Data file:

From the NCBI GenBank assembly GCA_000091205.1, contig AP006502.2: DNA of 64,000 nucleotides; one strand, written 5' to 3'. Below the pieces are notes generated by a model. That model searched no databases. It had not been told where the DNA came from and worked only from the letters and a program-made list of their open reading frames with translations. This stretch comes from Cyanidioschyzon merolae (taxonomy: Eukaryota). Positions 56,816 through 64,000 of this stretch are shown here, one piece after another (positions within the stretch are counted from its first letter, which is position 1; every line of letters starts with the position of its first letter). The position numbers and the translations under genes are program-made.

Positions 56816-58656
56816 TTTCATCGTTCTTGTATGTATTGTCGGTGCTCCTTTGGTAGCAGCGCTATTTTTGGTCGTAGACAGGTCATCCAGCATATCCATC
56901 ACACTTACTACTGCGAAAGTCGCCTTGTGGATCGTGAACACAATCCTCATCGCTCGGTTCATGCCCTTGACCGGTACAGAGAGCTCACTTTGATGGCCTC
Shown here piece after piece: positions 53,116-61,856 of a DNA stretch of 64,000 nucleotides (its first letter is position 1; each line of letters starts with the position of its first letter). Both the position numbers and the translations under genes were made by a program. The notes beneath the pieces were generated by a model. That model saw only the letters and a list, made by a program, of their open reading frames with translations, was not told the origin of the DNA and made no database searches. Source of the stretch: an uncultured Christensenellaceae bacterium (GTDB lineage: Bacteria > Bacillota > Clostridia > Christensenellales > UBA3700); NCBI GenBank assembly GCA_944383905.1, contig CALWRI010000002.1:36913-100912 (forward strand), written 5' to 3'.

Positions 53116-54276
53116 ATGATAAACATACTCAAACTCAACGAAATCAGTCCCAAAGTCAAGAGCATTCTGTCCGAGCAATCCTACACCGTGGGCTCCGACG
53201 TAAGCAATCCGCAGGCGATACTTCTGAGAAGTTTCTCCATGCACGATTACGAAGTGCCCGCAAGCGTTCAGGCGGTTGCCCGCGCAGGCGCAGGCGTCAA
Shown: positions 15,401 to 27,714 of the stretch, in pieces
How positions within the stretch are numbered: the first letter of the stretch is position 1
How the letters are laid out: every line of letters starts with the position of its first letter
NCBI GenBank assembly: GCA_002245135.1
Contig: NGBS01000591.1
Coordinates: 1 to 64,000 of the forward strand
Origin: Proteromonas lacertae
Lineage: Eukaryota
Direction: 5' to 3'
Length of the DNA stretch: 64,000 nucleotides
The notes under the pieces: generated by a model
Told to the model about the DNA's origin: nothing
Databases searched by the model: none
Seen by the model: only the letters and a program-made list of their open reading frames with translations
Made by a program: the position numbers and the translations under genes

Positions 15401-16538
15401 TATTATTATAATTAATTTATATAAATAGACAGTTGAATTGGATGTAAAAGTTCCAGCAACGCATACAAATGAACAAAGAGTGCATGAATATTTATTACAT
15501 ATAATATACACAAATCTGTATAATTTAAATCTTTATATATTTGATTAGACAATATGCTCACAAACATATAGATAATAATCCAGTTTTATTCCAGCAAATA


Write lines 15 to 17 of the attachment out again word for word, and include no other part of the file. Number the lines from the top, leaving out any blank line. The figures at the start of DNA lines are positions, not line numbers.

Origin: Proteromonas lacertae
Lineage: Eukaryota
Direction: 5' to 3'